Virágzik a temetői kecske biznisz
Virágzik a temetői kecske biznisz, de a gaz nem
Egy Washingtoni temető költséghatékony és környezetbarát megoldást választott a hely rendben tartására. A temető vezetősége kecske munkaerőt bérel egy helyi vállalkozótól, hogy az állatok lelegeljék a gyomokat. Így aztán a kecske munkaerő kölcsönző biznisz virágzik, a gaz viszont nem.
A burial place in Washington, D.C. is using goats instead of poison to remove weeds.
Congressional Cemetery, which opened in the early 1800s, is near Capitol Hill. Capitol Hill is where important buildings and business of U.S. government are located.
Many former members of the U.S. House and Senate are buried there. The cemetery is also the final resting place of former FBI (Federal Bureau of Investigation) Director J. Edgar Hoover and famous Civil War photographer Mathew Brady.
There are more than 65,000 graves there. Burials still take place today.
In recent years, many weeds have grown in the cemetery. Officials did not want to use poisons, called herbicides, to kill the weeds. The cemetery is near the Anacostia River. Officials have worked for many years to remove pollutants from the river, which runs through the city.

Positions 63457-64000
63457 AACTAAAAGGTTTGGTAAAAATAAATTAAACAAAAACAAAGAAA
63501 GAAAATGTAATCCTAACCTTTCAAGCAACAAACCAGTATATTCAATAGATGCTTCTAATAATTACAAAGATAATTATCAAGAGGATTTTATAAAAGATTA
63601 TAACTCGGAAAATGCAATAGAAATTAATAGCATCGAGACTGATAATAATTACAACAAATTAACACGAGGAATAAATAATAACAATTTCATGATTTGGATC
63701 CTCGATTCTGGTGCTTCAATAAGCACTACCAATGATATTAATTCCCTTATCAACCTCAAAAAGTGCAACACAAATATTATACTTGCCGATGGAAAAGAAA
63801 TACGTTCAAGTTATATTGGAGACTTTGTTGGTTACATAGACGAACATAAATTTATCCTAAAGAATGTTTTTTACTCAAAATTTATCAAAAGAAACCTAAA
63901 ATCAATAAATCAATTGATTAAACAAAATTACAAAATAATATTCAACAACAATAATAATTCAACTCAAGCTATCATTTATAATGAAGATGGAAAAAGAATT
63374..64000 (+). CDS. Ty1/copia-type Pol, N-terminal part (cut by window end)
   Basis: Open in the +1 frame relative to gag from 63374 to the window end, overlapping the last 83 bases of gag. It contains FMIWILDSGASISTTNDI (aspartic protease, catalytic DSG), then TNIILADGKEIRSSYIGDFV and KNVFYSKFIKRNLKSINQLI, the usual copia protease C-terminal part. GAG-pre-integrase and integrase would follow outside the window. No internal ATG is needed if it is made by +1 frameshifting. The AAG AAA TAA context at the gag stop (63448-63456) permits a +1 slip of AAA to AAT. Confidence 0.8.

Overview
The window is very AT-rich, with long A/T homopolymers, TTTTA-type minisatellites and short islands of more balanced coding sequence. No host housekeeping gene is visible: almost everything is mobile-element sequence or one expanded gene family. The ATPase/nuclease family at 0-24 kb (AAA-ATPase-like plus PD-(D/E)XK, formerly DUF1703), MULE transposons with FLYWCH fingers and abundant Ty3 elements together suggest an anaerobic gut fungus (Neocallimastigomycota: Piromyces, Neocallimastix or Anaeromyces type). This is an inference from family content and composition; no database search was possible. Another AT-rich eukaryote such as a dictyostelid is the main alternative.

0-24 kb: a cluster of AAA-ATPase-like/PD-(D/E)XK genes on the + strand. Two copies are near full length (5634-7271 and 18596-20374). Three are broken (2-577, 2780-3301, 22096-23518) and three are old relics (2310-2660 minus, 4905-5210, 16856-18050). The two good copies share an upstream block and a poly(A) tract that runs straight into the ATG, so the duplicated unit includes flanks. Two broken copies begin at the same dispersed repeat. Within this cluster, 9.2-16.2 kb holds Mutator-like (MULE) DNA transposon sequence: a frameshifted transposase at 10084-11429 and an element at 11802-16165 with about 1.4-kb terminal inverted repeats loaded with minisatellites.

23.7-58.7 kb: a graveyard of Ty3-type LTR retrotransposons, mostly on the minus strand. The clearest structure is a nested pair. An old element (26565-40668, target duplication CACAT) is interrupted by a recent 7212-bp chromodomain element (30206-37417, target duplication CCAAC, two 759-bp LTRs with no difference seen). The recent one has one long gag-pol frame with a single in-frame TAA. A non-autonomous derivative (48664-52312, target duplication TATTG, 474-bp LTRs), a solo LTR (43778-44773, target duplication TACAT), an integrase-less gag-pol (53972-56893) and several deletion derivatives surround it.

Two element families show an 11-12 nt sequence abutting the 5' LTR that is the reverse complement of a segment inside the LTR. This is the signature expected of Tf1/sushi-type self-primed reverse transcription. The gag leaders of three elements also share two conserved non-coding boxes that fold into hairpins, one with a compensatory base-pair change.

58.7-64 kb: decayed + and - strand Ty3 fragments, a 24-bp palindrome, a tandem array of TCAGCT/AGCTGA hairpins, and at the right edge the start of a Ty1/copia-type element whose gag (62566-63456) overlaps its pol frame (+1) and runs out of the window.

Lauren Maloy is the program director at the cemetery. She says because it is close to the river, “We are always looking for ways to make sure that we are sustainable, that we are not using pesticides that might hurt the environment.”
So cemetery officials decided to use goats. The animals are less costly than chemicals and do not hurt the environment.
And the goats eat a lot of weeds.
The animals are owned by Mary Bowen, a farmer. She operates a company called Browsing Green Goats. The cemetery pays her company more than $11,000 to have the goats remove unwanted plants from each hectare of the cemetery. But Mary Bowen says that is about half the cost of using herbicides.
An electronic fence keeps the goats from leaving the cemetery. Mary Bowen says she examines the fence every day. She says she has not lost a goat in five years.
She says the goats do not need to be told what to do, and they only stop eating when they want the food to settle in their stomachs.
Mary Bowen says she hopes the goats will help more people understand that they can keep their property free of weeds without hurting the environment.
Credits: xx-content, Voa
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